Camps were Birch Island, Island Mine, Malone Bay, and Daisy Farm.
I knew going in that the original plan would be subject to potentially extensive change on the fly, due to how difficult the off-trail sections would end up being, the weather, as well as my fitness. The weeks leading up to this trip were hectic, ending with the travel process of catching a plane at 0555 Saturday morning, driving the 13 hours from Cincinnati to Copper Harbor on Sunday (beginning at noon), then waking at 0645 to get on the boat, which left at 0800. I was ready to sleep plenty once I got into the woods.
According to the rangers the word is officially out on September. We had a full boat, the antipenultimate one out of Copper Harbor for 2019, with 50+ people all set to be briefed and permitted at once. This took a while, though I’m not sure Isle Royale using hand written permits accelerated or decelerated the process. Unlike every other park I can think of with designated backcountry camps, Isle Royale is ok with and even expects people to alter their itineraries mid-trip. The permits quantify traffic, and allow rangers to give folks a heads up that they might have to share tent pads or lean-tos. That people are expected to sort this out in the field amongst themselves is one of the many charms that park is afforded by having such low visitation.
I was off around noon for the short walk over to the Tobin Harbor seaplane docks, where we flew off the island on our last trip, and where I blew up my Curiyak for the first of five separate paddling legs that day. The weather was sublime, with little wind, full sun, and temps which were just not too warm. The narrow channels which lead all the way to Lane Cove are friendly to a little boat, and after a second lunch break at the Lane Cover campground it was time to get real and figure out what the central goal of this trip was going to entail. I dove into the bushwack around 4, and emerged 4 hours later at the back of Brady Cove, spooking a moose and paddling to the dock at Birch Island right at full dark, picking the tiny island out from the trees across McCargoe Cove using the reflection of the setting sun in the glassy water.
I followed the ridge system perhaps 1/3 of the way from the trail to the east shore of Linklater Lake before becoming frustrated that I was not finding and following the best natural line. A close examination of the satellite imagery reveals that the ridge, running away from me a bit south of west, is split by many gullies which run from southeast to northwest. These were strenuous to cross, and the bottom of every one had a moose trail, extensively trafficked, the collective weight of which had me convinced there was a better way. For me off trail travel is only secondarily about seeing certain places, the part I find of most interest is seeing how creatures use the landscape in the absence of explicit human influence. Thus, I bailed south into the “meadow” which was of course a swamp, though drier than expected. A moose highway ran along the north edge, and was mostly dry, making for excellent progress. As I neared Linklater this trail lost it’s integrity, as the moose seemed to fan out in the thicker forest, due to either the easier travel (for a moose, the undergrowth was still considerable), the change in feed availability, or both. The trail came back together along the north shore of the lake, with progress bumping back up above 1 mph. There were several places a decent site could have been hacked out of the undergrowth here, but I was deeply in the zone of forward motion, as well as worried a moose would come along in the dark and trip over a guyline.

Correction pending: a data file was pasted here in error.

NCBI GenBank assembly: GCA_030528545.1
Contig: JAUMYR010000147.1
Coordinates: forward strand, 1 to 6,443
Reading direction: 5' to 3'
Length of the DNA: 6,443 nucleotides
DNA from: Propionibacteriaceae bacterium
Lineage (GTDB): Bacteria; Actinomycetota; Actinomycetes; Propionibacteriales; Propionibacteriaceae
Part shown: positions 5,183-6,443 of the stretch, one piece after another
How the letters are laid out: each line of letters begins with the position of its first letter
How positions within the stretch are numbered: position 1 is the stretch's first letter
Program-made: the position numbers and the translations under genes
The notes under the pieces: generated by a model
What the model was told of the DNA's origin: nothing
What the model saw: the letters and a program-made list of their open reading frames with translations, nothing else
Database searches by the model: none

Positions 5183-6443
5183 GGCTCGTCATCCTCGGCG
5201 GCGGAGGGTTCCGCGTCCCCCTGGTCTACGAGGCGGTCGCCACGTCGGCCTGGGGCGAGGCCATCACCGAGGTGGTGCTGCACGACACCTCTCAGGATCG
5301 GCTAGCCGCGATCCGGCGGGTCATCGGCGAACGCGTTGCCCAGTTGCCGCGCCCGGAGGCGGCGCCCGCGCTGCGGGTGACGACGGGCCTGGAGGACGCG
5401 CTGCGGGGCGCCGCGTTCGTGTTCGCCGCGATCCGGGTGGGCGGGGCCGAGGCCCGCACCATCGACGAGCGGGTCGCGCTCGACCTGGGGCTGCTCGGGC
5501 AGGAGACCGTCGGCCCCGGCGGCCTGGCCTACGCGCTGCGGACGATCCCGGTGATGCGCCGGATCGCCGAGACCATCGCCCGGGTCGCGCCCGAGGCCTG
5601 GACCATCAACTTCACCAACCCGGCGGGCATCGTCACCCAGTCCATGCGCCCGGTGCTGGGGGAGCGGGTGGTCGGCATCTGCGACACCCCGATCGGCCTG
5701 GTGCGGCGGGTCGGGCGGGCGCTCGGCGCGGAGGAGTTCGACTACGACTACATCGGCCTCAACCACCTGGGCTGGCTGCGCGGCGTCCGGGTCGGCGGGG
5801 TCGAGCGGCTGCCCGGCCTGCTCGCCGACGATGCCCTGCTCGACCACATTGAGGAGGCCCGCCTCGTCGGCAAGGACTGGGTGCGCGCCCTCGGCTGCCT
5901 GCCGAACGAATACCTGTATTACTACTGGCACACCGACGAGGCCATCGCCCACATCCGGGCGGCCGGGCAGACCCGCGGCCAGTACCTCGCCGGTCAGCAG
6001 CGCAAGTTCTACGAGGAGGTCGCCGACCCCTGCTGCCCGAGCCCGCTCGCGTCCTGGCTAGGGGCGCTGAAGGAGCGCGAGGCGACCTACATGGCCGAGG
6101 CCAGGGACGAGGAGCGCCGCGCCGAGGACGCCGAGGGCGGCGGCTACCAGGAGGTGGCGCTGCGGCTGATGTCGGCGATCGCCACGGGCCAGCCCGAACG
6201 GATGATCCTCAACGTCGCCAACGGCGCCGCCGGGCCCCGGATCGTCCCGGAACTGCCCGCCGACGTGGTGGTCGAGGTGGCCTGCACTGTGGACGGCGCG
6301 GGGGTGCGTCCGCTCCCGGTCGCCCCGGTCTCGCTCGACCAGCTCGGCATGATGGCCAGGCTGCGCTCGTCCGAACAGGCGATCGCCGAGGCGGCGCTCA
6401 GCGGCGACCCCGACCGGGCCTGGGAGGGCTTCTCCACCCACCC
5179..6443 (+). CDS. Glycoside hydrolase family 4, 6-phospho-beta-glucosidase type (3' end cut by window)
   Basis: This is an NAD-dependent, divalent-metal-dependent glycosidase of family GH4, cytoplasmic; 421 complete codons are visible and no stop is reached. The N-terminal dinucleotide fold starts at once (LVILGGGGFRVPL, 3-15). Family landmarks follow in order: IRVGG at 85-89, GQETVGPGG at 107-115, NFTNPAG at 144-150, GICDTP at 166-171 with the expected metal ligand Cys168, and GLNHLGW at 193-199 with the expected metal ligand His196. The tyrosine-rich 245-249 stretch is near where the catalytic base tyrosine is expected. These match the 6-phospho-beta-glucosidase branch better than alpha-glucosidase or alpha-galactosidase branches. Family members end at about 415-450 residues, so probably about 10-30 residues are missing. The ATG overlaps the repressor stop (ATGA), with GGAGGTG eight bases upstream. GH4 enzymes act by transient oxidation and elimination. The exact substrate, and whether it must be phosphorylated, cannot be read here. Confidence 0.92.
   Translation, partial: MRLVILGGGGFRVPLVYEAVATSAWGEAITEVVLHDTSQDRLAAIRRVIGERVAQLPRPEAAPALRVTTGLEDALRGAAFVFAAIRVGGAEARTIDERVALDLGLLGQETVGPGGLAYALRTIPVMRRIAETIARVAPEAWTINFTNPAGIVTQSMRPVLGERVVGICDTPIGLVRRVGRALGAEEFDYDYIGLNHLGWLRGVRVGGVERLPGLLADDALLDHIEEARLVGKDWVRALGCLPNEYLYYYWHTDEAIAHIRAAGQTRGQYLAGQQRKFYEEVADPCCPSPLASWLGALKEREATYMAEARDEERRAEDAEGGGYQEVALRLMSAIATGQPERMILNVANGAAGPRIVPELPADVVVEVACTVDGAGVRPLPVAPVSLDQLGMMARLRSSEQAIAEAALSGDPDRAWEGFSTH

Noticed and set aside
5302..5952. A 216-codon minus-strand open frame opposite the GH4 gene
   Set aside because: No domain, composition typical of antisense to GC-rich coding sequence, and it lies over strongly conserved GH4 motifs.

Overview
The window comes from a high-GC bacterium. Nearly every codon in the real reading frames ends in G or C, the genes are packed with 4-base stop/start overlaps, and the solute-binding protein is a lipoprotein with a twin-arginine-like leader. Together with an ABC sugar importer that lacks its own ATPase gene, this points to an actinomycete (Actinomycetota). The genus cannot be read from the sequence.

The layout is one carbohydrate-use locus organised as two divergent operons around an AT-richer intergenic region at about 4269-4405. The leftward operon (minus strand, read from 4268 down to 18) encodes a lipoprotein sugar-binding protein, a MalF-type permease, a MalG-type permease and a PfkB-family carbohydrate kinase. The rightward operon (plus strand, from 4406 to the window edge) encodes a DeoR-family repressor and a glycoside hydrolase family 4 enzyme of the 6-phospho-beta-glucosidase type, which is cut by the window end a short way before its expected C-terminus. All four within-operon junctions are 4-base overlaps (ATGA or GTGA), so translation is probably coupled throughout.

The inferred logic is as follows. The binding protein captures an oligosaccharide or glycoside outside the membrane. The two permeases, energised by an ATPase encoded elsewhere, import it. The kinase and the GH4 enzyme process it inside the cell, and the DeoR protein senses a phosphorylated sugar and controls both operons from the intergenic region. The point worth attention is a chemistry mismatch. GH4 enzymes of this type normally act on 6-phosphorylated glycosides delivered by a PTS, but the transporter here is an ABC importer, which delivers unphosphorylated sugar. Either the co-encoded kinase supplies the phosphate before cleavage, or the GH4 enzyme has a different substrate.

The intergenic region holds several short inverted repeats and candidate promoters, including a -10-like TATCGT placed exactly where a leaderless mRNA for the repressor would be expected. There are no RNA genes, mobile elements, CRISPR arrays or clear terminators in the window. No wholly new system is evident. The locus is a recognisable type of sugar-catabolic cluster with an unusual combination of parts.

So I continued. The forest north and northwest of Lake Shesheeb is mostly architectonic birch trees, whose far and sparse canopy allows plenty of secondary growth. It was tough going, with moose traffic to dispersed to be of use. It was starting to look like I’d be in for either schwacking in the dark, or a scruffy camp deep in the brush. Maintaining the second to second focus needed for safe travel became difficult, and I was worried about burning too many matches on the first day of the trip. Getting back north on the ridge didn’t look worse, and promised more perspective, so up I went. The trees were too big to see anything, but the sounds on an active stream and the promise of open water a theoretical mere kilometer to the north gave me a push to drop further north. The brush was even thicker, with extensive alder along the creek, which had seen an astonishing amount of recent beaver pruning, enough to make pack-on progress possible. I run suddenly into the hillside, on whose opposite side the cove sat, and immediately found a moose trail, which turned almost-bikeable, which led right along the shore of the cove.
Birch Island has a small dock, two picnic tables, a characteristic Isle Royale lean-to, a latrine up the hill, and a flat patch of grass with water on two sides. I made dinner, unpacked, and later layed on the dock watching satellites moves with the rotation of the planet against as detailed an account of the milky way as I’ve ever seen. A fitting end to one of the best days of backpacking I’ve ever had.
I had four more days backpacking, along with a bonus 24 hours dayhiking and enjoying the scenery around Rock Harbor when 10 foot seas delayed the boat. All the major themes of the trip, and I’d like to think of traveling off trail on Isle Royale generally, were exposed during those first 9 hours.